On March 10th, Mozilla released the stable version of Firefox 74. The new version of Mozilla’s popular web browser features a security upgrade that’s more significant than most new versions typically have. TLS 1.0 and 1.1 are now disabled. Webpages and web apps still using those old versions of TLS will load in Firefox 74 with a “secure connection failed” error. With nearly 10% desktop market share, and the existence of many forks including Basilisk and Tor Browser, this move should help to discourage web developers from using outdated versions of TLS. And if that’s not enough to nudge developers to deploy TLS 1.2 or 1.3, Google dropped TLS 1.0 and 1.1 support in Chrome 72 in January 2019, and Apple dropped TLS 1.0 and 1.1 support in Safari for iOS on September 30th.
So, with Firefox 74, most major web browsers now require TLS 1.2 or 1.3. TLS 1.1 is nearly fourteen years old, and TLS 1.0 is more than twenty years old! It’s not realistic to expect cryptographic standards to remain secure for that long. TLS 1.2 debuted in 2008, and TLS 1.3 in 2018. The widespread deployment of those standards is long overdue.
Venafi’s own Kevin Bocek recognizes the importance of dropping support for old versions of TLS in Firefox 74:
“TLS certificates are a vital type of machine identity, part of the system of online trust that our entire digital world is built on. They enable browsers and websites to know what can or can’t be trusted and communicate with each other securely. Yet the TLS 1 and 1.1 machine identity protocols are decades old and have been found to be vulnerable to a number of cryptographic attacks. Firefox’s decision to remove these outdated protocols is therefore a major boost for the security of its users.
Yet for the websites that still use these machine identities, Firefox 74 will force them into quickly replacing TLS 1 and 1.1 or face the prospect of greeting visitors to their websites with insecure warnings, which can damage their business as well as their credibility. Firefox’s move underlines just how important it is for businesses to be able to quickly find and replace outdated machine identities. With the other major browsers expected to follow suit, this level of cryptoagility is now more important than ever.”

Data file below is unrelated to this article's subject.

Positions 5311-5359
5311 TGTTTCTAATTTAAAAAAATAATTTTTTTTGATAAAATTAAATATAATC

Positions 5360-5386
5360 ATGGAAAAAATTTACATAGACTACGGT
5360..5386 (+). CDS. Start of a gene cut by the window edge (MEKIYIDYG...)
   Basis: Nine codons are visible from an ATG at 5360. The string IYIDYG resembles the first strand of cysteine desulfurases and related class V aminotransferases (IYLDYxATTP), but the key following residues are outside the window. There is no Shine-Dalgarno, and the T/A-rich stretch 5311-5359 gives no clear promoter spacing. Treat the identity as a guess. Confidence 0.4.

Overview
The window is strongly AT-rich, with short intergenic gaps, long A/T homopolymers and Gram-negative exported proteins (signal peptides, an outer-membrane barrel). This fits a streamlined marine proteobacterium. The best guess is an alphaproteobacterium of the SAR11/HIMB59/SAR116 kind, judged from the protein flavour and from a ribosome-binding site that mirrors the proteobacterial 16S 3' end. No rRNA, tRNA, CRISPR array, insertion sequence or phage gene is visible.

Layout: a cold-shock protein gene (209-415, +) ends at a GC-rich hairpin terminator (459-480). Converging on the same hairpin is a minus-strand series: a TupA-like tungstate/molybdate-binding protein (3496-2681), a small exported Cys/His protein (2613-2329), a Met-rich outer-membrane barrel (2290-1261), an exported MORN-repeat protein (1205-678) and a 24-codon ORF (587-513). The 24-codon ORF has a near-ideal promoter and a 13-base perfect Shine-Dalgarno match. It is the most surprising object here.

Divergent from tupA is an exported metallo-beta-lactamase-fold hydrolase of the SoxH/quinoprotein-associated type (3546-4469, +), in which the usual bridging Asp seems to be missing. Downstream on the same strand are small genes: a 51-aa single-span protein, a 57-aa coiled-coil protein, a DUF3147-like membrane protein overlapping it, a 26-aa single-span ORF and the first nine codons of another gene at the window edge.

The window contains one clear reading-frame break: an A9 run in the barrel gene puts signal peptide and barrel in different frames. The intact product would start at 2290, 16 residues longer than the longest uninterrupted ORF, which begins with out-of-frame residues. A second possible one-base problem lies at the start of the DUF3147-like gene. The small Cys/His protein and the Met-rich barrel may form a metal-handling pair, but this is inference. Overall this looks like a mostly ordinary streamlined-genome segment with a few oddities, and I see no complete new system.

But what about downgrade attacks? That’s a type of cryptographic attack that downgrades the encryption of data in transit. The worst kinds of downgrade attacks force all ciphertext to transmit in cleartext, but downgrade attacks can also force data to transmit through a weaker form of encryption, such as WPA2 to WEP, or TLS 1.2 to TLS 1.1. Will Firefox 74 be susceptible?
The user can choose to enable TLS 1.0 and 1.1 in Firefox 74 on the “secure connection failed” error page. From Thyla van der Merwe on the Mozilla Hacks blog:
“In cases where only lower versions of TLS are supported, i.e., when the more secure TLS 1.2 and TLS 1.3 versions cannot be negotiated, we allow for a fallback to TLS 1.0 or TLS 1.1 via an override button...
As a user, you will have to actively initiate this override. But the override button offers you a choice. You can, of course, choose not to connect to sites that don’t offer you the best possible security.”
If a cyber attacker has remote access to a user’s endpoint, such as with malware, they may be able to initiate a downgrade attack by spoofing user input. But a lot of users may legitimately click on the button without a moment’s thought because they’re eager for their cat memes or whatever.
Man-in-the-middle attacks are also a common means for downgrade attacks. This can often be done by manipulating the Address Resolution Protocol (ARP) cache on a client machine, thus routing traffic through an attacker’s machine.
Security hardening measures against man-in-the-middle attacks should often prevent downgrade attacks on a user’s web traffic. But the only way to eliminate the possibility of downgrade attacks in Firefox 74 is to completely remove backwards compatibility for TLS 1.0 and 1.1.
Do you know if your organization is using any TLS 1.0 or 1.1 machine identities?